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I have the following Python 2.6 program and YAML definition (using PyYAML):

import yaml

x = yaml.load(
    """
        product:
           name     : 'Product X'
           sku      : 123
           features :
             - size    :  '10x30cm'
               weight  :  '10kg'

         """
    )

print type(x)
print x


Which results in the following output:
<type 'dict'>
{'product': {'sku': 123, 'name': 'Product X', 'features': [{'weight': '10kg', 'size': '10x30cm'}]}}

It is possible to create an object with fields from x?

I would like to the following:

print x.features[0].size

I am aware that it is possible to create and instance from an existent class, but that is not what I want for this particular scenario.

Edit:

  • Updated the confusing part about a 'strongly typed object'.
  • Changed access to features to a indexer as suggested Alex Martelli
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1 Answer 1

up vote 6 down vote accepted

So you have a dictionary with string keys and values that can be numbers, nested dictionaries, lists, and you'd like to wrap that into an instance which lets you use attribute access in lieu of dict indexing, and "call with an index" in lieu of list indexing -- not sure what "strongly typed" has to do with this, or why you think .features(0) is better than .features[0] (such a more natural way to index a list!), but, sure, it's feasible. For example, a simple approach might be:

def wrap(datum):
  # don't wrap strings
  if isinstance(datum, basestring):
    return datum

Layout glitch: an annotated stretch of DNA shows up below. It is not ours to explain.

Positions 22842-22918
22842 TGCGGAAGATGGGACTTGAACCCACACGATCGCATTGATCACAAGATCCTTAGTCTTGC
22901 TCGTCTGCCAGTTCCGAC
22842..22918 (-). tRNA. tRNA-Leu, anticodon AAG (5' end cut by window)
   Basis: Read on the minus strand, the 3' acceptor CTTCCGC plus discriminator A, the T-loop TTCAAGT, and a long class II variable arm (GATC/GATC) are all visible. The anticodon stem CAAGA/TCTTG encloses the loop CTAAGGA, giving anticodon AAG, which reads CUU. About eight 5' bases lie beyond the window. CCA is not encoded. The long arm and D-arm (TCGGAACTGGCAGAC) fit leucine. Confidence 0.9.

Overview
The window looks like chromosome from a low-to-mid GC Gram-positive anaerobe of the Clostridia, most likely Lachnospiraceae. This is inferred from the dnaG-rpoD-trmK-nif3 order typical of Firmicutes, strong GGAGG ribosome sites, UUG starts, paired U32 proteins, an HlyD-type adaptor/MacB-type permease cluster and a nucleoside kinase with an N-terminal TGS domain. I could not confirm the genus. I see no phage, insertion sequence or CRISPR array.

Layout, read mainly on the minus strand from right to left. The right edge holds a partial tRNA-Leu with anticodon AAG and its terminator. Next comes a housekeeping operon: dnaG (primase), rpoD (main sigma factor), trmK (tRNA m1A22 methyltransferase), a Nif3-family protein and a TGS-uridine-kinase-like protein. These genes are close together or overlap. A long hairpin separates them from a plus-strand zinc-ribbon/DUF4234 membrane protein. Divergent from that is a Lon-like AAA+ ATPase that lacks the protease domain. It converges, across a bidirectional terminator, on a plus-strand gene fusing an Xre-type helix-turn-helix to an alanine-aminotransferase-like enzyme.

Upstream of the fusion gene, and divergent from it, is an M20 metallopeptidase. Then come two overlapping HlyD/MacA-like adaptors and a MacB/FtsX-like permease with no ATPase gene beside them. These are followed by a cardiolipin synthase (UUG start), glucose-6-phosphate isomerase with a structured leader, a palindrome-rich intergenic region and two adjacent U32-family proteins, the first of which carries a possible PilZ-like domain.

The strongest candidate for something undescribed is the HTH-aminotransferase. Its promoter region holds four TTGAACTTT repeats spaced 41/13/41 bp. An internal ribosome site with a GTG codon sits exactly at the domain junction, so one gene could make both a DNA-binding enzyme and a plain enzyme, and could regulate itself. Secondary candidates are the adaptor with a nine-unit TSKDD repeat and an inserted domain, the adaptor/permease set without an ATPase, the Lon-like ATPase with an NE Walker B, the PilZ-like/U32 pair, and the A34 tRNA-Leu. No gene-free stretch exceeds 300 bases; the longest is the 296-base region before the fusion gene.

# don't wrap numbers, either
  try: return datum + 0
  except TypeError: pass
  return Fourie(datum)

class Fourie(object):
  def __init__(self, data):
    self._data = data
  def __getattr__(self, n):
    return wrap(self._data[n])
  def __call__(self, n):
    return wrap(self._data[n])

So x = wrap(x['product']) should give you your wish (why you want to skip that level when your overall logic would obviously require x.product.features(0).size, I have no idea, but clearly that skipping's better applied at the point of call rather than hard-coded in the wrapper class or the wrapper factory function I've just shown).

Edit: as the OP says he does want features[0] rather than features(0), just change the last two lines to

  def __getitem__(self, n):
    return wrap(self._data[n])

i.e., define __getitem__ (the magic method underlying indexing) instead of __call__ (the magic method underlying instance-call).

The alternative to "an existing class" (here, Fourie) would be to create a new class on the fly based on introspecting the wrapped dict -- feasible, too, but seriously dark-gray, if not actually black, magic, and without any real operational advantage that I can think of.

If the OP can clarify exactly why he may be hankering after the meta-programming peaks of creating classes on the fly, what advantage he believes he might be getting that way, etc, I'll show how to do it (and, probably, I'll also show why the craved-for advantage will not in fact be there;-). But simplicity is an important quality in any programming endeavor, and using "deep dark magic" when plain, straightforward code like the above works just fine, is generally not the best of ideas!-)

share|improve this answer
    
@Alex, thanks for the answer. Sorry I messed up with the indexer on features, you are right it should have been .features[0]. I am updating my post to avoid further confusion. –  Philip Fourie Mar 14 '10 at 17:21
    
Just override __getitem__ instead of __call__ -- let me edit to show that. –  Alex Martelli Mar 14 '10 at 17:33
    
That will work perfectly. Being a newbie in Python I didn't know about magic methods, what a great concept! Hopefully I can pick your brain on a later occasion on creating classes on the fly. Brilliant solution to my problem. –  Philip Fourie Mar 15 '10 at 5:17

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